Our six local winners in the nation’s premier middle school science fair are part of 300 semi-finalists vying to become one of the top 30 finalists in the Broadcom MASTERS Competition. Finalists will earn a trip to Washington , D.C. and many other opportunities and prizes (see below.) We wish them luck!David Michael Duncan (Grade 7) Mirman School, Los Angeles, California What’s in the Food We Eat? Identifying Genetically Modified Foods Using DNA Analysis Ethan Michael Uetrecht (Grade 8) Palos Verdes Intermediate School, Palos Verdes Estates, California The Effects of Greywater on the Development of the Pieris rapae Butterfly Dennis Ping Chen (Grade 8) Ridgecrest Intermediate School, Ranchos Palos Verdes, California Project-TIM: Identifying the Effects of Thermal Interface Material Relative to the Synthetic Performance of a Silicon Die Jun Hyuk (Joseph) Oh (Grade 8) South Pasadena Middle School, South Pasadena, California Super Solar Cells Daniel Stephan Yacoubian (Grade 7) St. Gregory A & M Hovsepian School, Pasadena, California A Novel Method of Improving Home Solar Panel Output: A Fundamental Concept with Profound Implications Bridget Jeannette Macmillan (Grade 7) St. John Fisher School, Rancho Palos Verdes, California The Effect of Biodegradable Dye on the Evaporation Rates of Salt Water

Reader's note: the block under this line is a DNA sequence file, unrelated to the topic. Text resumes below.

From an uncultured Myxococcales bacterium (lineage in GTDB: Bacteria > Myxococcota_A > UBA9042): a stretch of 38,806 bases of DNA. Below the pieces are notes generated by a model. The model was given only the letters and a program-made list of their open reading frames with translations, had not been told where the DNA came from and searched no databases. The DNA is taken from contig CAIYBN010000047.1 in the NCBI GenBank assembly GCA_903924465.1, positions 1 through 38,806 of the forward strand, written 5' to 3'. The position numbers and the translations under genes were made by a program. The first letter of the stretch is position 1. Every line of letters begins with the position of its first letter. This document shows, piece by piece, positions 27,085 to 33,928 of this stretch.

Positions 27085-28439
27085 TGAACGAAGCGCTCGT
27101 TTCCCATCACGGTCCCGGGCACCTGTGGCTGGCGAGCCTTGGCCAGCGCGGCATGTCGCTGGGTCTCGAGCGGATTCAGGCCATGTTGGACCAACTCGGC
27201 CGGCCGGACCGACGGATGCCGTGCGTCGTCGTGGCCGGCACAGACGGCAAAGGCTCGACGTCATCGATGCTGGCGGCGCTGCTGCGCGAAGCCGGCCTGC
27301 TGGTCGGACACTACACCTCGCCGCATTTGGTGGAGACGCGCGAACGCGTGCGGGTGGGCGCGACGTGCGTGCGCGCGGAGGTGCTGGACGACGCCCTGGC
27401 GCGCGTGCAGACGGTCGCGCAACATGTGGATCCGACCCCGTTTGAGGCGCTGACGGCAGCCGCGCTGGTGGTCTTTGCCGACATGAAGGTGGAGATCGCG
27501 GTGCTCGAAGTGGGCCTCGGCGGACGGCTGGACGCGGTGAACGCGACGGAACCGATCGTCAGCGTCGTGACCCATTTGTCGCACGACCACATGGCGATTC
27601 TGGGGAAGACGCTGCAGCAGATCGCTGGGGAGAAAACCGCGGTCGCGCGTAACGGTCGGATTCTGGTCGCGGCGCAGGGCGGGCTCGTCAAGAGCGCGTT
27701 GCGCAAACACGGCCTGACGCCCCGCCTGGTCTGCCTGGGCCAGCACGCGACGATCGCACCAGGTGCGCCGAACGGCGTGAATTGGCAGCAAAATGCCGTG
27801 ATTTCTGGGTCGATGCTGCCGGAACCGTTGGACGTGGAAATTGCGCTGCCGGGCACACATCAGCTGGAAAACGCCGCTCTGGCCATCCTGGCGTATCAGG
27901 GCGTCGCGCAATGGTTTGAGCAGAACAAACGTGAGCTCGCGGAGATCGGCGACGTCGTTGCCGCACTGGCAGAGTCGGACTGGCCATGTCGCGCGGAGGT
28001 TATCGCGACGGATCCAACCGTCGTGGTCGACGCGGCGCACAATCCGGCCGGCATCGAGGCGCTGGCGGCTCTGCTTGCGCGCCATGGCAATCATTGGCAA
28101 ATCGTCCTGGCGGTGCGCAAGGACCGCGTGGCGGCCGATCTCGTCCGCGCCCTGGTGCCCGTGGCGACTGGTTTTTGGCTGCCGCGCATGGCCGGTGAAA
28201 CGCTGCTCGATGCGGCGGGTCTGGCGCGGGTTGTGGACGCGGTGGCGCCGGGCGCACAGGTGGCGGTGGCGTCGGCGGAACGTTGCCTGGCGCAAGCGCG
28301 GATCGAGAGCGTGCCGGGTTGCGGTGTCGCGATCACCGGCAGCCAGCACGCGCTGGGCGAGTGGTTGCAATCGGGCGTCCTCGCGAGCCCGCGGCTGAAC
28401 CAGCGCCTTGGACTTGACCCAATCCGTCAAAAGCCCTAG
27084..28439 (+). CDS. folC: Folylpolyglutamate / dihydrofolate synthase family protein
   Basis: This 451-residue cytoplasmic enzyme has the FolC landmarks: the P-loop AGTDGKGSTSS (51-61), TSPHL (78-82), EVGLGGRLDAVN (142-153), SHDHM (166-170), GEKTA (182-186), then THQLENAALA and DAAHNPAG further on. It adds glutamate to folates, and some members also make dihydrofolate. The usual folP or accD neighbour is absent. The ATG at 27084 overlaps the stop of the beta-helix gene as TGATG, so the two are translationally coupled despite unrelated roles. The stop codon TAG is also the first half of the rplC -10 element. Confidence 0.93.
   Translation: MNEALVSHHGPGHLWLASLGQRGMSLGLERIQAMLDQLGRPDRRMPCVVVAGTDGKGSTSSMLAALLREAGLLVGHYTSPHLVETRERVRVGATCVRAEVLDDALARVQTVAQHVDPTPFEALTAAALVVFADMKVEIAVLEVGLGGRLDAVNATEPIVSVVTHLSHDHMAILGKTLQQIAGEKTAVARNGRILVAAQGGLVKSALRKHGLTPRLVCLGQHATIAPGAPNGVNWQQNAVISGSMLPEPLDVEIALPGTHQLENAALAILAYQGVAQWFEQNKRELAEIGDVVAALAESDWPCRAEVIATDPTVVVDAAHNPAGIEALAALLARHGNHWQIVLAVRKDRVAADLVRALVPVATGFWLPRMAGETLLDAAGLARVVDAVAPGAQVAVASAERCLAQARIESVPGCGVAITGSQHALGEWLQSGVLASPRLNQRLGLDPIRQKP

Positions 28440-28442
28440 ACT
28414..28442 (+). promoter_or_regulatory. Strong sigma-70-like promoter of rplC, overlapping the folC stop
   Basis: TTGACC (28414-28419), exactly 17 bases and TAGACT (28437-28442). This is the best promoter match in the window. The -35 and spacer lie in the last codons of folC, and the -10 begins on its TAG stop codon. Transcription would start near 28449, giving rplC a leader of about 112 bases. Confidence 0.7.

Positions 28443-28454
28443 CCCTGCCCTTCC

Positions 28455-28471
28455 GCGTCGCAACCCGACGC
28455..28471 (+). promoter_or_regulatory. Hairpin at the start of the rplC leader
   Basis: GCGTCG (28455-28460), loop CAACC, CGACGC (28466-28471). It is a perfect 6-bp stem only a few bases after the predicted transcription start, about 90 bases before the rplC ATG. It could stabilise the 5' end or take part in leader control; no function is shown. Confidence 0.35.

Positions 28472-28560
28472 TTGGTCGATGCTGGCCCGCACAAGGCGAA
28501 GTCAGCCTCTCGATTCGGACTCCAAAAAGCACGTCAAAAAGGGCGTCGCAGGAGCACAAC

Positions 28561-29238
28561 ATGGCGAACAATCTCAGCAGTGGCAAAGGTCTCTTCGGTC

Jr. Division students that received 1st, 2nd or 3rd place ONLY in their Category at the 2012 LA County Science Fair are qualified to enter.
Students are qualified received an email to participate in; please be sure to register before the deadline, June 17, 2013.